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Year : 2010  |  Volume : 58  |  Issue : 4  |  Page : 642--644

Hyper insulinemia in an hemicrania continua patient with sexual headache: Hypothesizing the basis for this unusual association

Sanjay Prakash 
 Department of Neurology, Medical College, Baroda, Gujarat-390 001, India

Correspondence Address:
Sanjay Prakash
O-19, Doctor«SQ»s Quarter, Jail Road, Baroda, Gujarat-390 001


The coexistence of hemicrania continua with another primary headache disorder is a very rare event. We report a male patient with both hemicrania continua of 16- year duration and pre-orgasmic headache of three-year duration. Both headache disorders responded to indomethacin. The patient had also in addition persistent elevation of fasting serum insulin.

How to cite this article:
Prakash S. Hyper insulinemia in an hemicrania continua patient with sexual headache: Hypothesizing the basis for this unusual association.Neurol India 2010;58:642-644

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Prakash S. Hyper insulinemia in an hemicrania continua patient with sexual headache: Hypothesizing the basis for this unusual association. Neurol India [serial online] 2010 [cited 2023 Mar 22 ];58:642-644
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Full Text


The coexistence of different types of primary headache disorders in the patient is rare, but not uncommon. "Other primary headache disorders" are included in Group 4 of International Headache Society Classification (HIS). Some of the common other primary headache disorders include cluster headache, paroxysmal hemicrania, short-lasting unilateral neuralgiform headache with conjunctival injection and tearing (SUNCT), and headache associated with sexual activity (HSA). [1] The prevalence of these headache disorders is low in the general population and the coexistence of these headache disorders in the same individual is a very unusual phenomenon. We report a patient with hemicrania continua who, later developed pre-orgasmic headache.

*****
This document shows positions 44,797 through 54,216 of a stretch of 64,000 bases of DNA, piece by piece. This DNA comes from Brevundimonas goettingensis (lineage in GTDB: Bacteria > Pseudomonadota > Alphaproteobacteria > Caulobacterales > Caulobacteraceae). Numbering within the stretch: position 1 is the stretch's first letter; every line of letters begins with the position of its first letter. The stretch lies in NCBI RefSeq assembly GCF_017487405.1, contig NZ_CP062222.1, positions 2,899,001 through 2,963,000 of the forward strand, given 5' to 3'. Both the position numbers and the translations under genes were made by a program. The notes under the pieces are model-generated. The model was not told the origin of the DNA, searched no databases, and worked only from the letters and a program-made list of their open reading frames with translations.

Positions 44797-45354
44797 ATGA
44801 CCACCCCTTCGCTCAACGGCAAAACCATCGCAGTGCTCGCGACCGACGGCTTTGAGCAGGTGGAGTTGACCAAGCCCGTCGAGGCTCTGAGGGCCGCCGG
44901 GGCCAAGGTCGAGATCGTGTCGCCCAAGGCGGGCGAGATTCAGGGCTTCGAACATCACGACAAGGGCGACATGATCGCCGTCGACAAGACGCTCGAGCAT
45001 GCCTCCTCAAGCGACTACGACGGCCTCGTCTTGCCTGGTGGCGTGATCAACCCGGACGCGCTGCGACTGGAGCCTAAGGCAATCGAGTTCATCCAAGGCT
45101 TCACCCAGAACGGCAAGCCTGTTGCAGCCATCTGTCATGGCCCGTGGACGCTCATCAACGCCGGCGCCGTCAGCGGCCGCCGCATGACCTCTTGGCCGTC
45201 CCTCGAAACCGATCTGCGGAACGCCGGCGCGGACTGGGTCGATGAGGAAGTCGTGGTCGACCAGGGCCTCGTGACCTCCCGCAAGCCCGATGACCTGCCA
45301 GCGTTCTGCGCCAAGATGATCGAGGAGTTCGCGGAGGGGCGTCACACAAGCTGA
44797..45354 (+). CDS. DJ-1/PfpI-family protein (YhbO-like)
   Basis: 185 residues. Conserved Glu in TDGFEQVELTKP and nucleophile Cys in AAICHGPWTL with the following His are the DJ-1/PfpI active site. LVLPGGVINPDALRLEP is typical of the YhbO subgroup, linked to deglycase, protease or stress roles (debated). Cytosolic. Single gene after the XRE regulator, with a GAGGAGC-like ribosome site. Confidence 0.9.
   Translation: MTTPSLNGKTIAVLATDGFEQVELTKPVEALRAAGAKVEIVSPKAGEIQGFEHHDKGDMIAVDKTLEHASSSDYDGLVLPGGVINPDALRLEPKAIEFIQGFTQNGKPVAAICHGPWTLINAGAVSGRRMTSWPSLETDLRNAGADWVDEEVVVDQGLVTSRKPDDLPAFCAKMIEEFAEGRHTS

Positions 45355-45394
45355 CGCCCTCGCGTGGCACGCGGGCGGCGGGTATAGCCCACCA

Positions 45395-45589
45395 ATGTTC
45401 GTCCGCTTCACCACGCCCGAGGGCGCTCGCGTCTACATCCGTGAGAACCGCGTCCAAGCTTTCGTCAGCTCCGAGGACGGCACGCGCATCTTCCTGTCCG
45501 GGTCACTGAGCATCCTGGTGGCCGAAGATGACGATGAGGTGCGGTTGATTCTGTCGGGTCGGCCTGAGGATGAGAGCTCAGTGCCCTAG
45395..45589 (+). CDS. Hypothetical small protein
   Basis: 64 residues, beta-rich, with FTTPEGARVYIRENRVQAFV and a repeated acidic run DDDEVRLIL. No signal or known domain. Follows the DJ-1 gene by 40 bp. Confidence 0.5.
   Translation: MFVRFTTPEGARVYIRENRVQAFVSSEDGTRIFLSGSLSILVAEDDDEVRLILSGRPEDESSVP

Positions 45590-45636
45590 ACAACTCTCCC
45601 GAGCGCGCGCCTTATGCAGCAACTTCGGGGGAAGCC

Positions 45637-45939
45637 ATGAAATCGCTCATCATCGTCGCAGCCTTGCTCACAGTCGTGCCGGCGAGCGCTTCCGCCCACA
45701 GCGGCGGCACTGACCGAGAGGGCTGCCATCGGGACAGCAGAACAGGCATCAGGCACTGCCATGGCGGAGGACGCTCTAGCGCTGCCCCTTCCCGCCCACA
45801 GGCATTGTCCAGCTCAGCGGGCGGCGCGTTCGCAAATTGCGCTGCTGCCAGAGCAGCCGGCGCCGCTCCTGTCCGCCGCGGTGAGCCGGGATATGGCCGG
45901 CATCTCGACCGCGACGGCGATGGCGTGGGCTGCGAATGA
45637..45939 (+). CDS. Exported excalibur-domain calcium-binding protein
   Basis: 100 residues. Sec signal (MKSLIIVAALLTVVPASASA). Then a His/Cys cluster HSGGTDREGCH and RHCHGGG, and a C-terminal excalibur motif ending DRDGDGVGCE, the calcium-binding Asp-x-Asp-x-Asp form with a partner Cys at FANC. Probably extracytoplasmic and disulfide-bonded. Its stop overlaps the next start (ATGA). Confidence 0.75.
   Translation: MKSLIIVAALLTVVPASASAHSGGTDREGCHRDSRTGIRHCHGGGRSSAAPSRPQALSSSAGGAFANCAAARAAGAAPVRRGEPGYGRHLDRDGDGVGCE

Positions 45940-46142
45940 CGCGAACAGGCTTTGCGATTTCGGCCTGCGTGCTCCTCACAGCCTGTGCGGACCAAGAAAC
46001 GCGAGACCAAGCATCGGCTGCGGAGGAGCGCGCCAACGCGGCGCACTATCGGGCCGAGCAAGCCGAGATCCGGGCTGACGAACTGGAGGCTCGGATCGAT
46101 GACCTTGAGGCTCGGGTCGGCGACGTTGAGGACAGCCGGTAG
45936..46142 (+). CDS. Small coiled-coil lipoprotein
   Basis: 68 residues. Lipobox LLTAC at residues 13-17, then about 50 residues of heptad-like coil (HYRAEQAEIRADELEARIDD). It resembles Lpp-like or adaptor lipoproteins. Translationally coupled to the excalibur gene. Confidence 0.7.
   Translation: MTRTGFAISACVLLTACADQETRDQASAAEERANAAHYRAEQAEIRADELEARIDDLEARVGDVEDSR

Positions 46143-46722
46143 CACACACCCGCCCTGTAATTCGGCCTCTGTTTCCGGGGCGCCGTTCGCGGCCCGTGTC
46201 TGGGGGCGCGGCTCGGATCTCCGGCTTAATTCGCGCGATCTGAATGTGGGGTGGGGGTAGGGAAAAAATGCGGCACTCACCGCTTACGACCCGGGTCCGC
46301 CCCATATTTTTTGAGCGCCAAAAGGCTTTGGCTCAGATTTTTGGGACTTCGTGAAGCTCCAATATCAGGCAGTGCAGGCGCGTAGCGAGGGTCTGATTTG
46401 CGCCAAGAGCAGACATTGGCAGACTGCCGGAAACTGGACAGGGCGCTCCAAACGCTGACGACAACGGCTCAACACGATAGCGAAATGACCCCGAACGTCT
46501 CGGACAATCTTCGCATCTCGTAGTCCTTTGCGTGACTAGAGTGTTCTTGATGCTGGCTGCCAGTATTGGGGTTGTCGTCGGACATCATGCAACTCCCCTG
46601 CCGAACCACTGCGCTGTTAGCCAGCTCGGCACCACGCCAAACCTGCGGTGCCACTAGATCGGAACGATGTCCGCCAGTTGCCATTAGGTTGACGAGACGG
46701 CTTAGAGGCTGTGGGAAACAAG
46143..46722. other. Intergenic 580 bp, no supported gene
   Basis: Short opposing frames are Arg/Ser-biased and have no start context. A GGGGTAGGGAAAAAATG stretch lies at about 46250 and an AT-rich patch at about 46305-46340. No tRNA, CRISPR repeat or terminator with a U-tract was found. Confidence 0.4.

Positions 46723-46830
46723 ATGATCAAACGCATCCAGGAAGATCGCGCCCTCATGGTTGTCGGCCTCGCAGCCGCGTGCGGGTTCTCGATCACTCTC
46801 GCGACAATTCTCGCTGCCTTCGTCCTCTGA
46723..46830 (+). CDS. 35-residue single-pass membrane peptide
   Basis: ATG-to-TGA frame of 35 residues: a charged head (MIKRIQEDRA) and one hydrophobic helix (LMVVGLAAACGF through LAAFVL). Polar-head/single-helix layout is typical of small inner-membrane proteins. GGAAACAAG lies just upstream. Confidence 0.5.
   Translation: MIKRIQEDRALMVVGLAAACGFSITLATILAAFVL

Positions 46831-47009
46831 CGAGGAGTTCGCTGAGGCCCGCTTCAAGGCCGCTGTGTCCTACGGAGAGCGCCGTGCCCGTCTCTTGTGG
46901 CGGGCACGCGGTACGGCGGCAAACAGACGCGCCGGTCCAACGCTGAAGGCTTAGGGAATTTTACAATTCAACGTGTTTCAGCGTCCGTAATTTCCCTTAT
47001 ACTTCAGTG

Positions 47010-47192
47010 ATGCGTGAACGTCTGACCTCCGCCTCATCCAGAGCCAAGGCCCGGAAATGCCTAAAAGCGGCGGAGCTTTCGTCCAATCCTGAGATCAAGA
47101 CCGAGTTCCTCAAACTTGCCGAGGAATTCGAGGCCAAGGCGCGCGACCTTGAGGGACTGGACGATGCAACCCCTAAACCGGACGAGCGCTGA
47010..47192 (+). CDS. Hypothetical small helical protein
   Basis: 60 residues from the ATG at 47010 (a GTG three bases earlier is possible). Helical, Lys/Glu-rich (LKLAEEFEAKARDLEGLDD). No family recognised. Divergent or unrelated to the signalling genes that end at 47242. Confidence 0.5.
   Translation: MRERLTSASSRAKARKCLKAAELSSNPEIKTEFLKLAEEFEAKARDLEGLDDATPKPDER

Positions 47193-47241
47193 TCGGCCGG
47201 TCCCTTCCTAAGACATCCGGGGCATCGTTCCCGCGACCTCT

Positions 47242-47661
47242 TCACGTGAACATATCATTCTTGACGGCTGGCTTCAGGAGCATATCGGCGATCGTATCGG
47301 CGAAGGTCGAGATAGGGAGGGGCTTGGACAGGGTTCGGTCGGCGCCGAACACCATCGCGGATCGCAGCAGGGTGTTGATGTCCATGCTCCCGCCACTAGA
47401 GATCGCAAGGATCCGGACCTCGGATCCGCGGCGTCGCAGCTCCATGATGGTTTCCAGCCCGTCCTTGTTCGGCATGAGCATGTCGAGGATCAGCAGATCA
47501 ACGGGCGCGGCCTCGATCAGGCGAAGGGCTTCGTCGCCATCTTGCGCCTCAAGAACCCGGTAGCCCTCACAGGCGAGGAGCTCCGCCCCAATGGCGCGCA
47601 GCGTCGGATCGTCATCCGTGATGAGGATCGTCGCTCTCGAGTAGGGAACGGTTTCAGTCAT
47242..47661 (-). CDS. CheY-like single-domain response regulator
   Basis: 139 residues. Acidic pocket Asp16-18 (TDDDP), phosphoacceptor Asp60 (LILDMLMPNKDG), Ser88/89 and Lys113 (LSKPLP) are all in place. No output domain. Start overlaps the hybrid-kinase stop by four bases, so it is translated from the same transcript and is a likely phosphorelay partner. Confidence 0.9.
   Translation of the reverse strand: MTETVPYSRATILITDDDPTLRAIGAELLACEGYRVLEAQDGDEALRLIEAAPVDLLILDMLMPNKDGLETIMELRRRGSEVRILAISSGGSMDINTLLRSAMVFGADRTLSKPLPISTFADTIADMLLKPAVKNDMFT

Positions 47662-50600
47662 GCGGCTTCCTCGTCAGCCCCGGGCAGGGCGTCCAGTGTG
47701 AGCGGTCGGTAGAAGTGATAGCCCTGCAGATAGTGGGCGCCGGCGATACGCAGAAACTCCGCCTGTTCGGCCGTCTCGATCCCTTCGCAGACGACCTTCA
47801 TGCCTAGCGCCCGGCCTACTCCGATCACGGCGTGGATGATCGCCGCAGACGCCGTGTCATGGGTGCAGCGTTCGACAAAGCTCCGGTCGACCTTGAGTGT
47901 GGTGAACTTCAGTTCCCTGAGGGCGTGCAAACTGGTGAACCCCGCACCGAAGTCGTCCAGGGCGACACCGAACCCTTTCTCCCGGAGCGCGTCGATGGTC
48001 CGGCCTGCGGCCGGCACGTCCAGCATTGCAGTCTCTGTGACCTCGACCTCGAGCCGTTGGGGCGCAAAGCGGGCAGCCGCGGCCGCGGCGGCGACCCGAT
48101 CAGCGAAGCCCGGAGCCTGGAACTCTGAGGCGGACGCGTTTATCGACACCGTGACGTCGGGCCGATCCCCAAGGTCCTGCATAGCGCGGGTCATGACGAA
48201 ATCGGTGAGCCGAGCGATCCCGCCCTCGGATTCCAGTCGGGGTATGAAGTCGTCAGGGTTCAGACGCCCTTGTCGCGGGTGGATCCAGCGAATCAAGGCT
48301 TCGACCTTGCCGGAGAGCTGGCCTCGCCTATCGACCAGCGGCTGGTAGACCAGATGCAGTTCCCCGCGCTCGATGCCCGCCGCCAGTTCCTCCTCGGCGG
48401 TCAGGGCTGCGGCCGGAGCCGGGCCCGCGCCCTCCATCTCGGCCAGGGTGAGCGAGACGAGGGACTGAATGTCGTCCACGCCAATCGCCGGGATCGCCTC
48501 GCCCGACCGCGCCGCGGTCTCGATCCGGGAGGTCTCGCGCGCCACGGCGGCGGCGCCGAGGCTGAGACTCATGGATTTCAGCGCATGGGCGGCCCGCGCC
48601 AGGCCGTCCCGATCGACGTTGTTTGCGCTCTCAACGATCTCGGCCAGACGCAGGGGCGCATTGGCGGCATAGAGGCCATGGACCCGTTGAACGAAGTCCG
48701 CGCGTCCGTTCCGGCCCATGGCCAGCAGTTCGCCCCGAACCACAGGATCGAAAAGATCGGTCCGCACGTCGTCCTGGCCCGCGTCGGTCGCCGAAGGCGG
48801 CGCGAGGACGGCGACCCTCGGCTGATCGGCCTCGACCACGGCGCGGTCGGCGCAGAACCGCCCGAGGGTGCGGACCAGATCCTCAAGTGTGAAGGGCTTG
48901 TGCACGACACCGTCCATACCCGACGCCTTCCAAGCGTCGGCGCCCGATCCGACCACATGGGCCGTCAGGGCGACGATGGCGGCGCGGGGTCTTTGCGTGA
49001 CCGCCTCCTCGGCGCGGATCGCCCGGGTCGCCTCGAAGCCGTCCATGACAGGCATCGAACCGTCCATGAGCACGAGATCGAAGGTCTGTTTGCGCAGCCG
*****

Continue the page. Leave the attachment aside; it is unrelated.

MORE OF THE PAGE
Case Report

A 48-year-old man presented with a 16-year history of continuous right-sided headache. The pain was a constant ache of mild to moderate severity with episodic exacerbations of severe pulsating pain lasting for 10-60 minutes in supra-orbital, retro-orbital and temporo-parietal areas. The frequency of exacerbation was two to seven times a week. The exacerbations were associated with lacrimation and rhinorrhea. The patient denied the presence of aura, nausea, vomiting, photophobia, phonophobia or agitation during the exacerbations. He developed another type of headache since two to three years. The headache, exclusively felt during sexual activity, was band-like and holocranial, especially localized to occipital and neck areas. The headache was noted in about 50% of sexual activities and used to start gradually after a few minutes of foreplay. The severity of the headache used to increase gradually, reaching maximum at the time of orgasm. The stopping of the sexual activity (on achieving orgasm or voluntarily because of the unbearable headache) used to cease the progression of headache. However, he used to get complete relief of headache 5-30 minutes after stopping the sexual activity. He was a known case of hypertension. Physical and neurological examinations were normal

Magnetic resonance image (MRI) of the brain and MR angiography were essentially normal. Other laboratory workup was normal, except for high fasting serum insulin levels (120 to 148 m U/l). The oral glucose tolerance test (OGTT) done on a few occasions was within normal limit. The reasons for serum insulin testing (by previous treating physician) was not clear from the history. His father has hypertension and diabetes mellitus..

A diagnosis of hemicrania continua (HC) and headache associated with sexual activity (HSA) (pre orgasmic headache) was made. Treatment with indomethacin (50 mg q8) resulted in complete remission of HC and he had decrease in the frequency and intensity of pre orgasmic headaches. He could prevent pre orgasmic headache by taking additional 50 mg of indomethacin, one to two hours before the sexual activity. In the 15-month follow up he was headache free except for the days of drug default. On each occasion, it resulted in recurrence of both types of headache. Repeat serum insulin testing on two more occasions during the remission phase remained elevated (126 and 132 m U/l).